What Is The Instagram Font? A Brief History Of The Photo Sharing App's Typographical Design

What is it about Instagram that so deeply appeals to Millennials? I mean, there are a lot of reasons, of course, but let's be real: The design of Instagram has, from the beginning, played a big role in why we love this app so much, and that design includes the font. So what is the Instagram font? What is it about it makes us want to add 50 filters to a photo of grilled cheese? Let's take a deep dive into the typographic history of Instagram's exceedingly pleasant design scheme.

"Instagram," a portmanteau of "instant camera" and "telegram" (yes, really) was created by Kevin Systrom and Mike Krieger in 2010 — which simultaneously seems very long ago, but also reminds me that I went through my first year of college sans Instagram and that fact seems a little unbelievable right now. In any event, by 2012, the free mobile app had 100 million active users; by 2014, that number had burgeoned to 300 million. There are currently about 400 million active users, which places Instagram at number eight on the list of most-used social networks worldwide. Around 48 million of those users are American Millennials. That's over 50 percent of the Millennial population in the United States, We love Instagram.

When Instagram was first launched, a major component of its appeal was the ~cool vintage~ vibe. Photos were limited to a square space, reminiscent of Polaroid SX-70 and Kodak Instamatic images (two cameras most popular in the late '60s and '70s) — and the original Instagram logo font was Billabong, created by design firm Type Associates. It looks like this:

Billabong, as many of you may already know, is also the name of a long-time surf and skate brand, originally founded in Australia in the 1970s. Billabong the font, a script-style font that is, per its name, reminiscent of the 1970s and surf culture, shares this name for a reason. The other fonts in Billabong's typographic family are considered to be styles like and Brophy Script and Montauk (like the surf-based town in The Hamptons).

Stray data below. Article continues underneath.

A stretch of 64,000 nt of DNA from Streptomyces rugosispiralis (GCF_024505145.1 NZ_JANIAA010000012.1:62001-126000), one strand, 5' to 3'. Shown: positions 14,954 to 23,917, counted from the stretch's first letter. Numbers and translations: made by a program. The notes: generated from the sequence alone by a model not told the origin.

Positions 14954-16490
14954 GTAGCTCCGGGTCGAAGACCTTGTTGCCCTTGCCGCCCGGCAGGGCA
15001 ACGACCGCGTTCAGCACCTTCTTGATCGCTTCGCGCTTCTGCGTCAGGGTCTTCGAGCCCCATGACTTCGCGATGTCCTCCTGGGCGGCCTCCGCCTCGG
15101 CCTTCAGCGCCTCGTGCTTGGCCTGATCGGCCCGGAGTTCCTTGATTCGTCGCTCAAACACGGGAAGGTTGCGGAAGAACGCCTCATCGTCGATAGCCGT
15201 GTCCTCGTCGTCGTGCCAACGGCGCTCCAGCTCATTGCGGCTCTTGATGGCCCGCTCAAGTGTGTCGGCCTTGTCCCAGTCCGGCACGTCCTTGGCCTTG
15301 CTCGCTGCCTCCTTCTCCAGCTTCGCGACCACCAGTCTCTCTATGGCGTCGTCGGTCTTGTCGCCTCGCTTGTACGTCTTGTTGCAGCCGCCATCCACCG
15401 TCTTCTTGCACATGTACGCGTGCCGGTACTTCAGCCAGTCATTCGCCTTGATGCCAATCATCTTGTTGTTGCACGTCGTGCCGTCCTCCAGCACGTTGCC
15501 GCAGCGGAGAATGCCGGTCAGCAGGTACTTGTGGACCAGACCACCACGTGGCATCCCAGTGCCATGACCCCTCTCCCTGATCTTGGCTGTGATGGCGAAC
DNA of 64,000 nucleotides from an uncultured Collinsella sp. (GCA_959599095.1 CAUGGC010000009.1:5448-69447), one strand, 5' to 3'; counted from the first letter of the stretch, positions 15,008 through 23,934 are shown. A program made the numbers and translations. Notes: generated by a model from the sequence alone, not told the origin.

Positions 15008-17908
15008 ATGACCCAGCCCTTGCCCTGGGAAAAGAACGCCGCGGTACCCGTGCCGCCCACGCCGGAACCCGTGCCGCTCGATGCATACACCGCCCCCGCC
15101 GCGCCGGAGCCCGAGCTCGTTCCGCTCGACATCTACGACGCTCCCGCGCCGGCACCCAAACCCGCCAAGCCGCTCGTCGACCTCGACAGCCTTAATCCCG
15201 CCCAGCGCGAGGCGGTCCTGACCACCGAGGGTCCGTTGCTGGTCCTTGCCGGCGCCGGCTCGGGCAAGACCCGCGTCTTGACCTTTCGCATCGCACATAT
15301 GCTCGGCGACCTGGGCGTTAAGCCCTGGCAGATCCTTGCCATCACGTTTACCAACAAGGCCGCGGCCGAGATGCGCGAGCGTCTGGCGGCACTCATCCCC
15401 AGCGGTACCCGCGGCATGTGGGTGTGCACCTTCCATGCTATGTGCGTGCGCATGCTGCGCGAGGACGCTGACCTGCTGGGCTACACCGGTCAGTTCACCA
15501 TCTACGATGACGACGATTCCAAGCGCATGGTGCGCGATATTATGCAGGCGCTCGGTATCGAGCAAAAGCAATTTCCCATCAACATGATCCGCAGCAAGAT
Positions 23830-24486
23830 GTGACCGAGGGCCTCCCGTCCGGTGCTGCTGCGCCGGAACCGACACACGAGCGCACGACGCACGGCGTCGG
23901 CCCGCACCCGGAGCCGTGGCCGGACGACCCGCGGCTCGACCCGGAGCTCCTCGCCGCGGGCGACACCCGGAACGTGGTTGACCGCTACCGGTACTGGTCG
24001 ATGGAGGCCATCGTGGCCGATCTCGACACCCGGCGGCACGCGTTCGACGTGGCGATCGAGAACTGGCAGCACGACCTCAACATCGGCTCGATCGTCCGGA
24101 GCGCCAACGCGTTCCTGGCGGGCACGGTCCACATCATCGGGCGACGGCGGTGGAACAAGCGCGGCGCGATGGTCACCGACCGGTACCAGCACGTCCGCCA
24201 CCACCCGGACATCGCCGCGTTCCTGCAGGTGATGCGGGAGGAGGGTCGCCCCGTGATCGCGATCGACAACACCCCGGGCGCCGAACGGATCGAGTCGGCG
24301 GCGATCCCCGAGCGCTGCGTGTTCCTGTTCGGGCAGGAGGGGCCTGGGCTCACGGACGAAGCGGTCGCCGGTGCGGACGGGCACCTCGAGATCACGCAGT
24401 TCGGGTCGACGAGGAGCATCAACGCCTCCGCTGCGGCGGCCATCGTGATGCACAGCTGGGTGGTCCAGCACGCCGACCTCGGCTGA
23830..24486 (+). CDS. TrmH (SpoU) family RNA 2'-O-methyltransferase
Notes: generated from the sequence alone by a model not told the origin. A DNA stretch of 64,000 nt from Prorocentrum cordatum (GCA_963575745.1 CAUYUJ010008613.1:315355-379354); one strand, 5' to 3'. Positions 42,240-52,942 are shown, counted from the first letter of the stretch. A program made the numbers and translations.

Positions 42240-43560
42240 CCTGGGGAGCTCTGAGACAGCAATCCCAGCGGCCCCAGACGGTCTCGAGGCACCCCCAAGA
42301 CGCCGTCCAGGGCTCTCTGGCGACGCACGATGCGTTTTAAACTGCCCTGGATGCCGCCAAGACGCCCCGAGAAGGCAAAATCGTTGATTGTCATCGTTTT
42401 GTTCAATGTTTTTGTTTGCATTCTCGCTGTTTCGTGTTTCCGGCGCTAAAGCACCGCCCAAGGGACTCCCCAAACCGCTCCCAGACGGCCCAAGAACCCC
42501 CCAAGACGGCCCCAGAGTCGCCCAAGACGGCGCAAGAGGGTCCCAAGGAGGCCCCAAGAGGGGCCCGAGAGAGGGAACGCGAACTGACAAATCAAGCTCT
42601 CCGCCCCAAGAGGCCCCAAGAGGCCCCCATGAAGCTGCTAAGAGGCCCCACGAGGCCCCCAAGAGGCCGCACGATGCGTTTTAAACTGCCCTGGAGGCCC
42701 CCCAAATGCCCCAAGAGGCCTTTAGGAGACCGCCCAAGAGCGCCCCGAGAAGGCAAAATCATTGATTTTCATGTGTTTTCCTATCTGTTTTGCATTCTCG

Yes, truly very tubular. In 2013, with its brand continually growing, Instagram paired with designer Mackey Saturday to create a unique typeface for their logo. Multiple type-centric blogs have since referred to Billabong as "sloppy" and make note of the confusion caused by its "I" that kiiiiind of looked like a "g." Here's what the old and the new font look like in comparison:

And here's what the app itself looks like today:

In their summary of the design process for Instagram, Mackey Saturday notes, "The new Logotype connects with the nostalgia that Instagram was built from, maintains the important character of the original typeface, and places the brand in a unique and prominent position both in the current and future landscape." While you can now purchase the Billabong font pack online, the Instagram font is pretty much untouchable.

Last week, Instagram launched another redesign process, this time regarding its logo. The iconic vintage rainbow camera logo has been replaced with a flatter, gradient mark that is still reminiscent of its vintage history but is, you know, more refined. More "of the moment." We've all got to grow up sometime.

Images: Instagram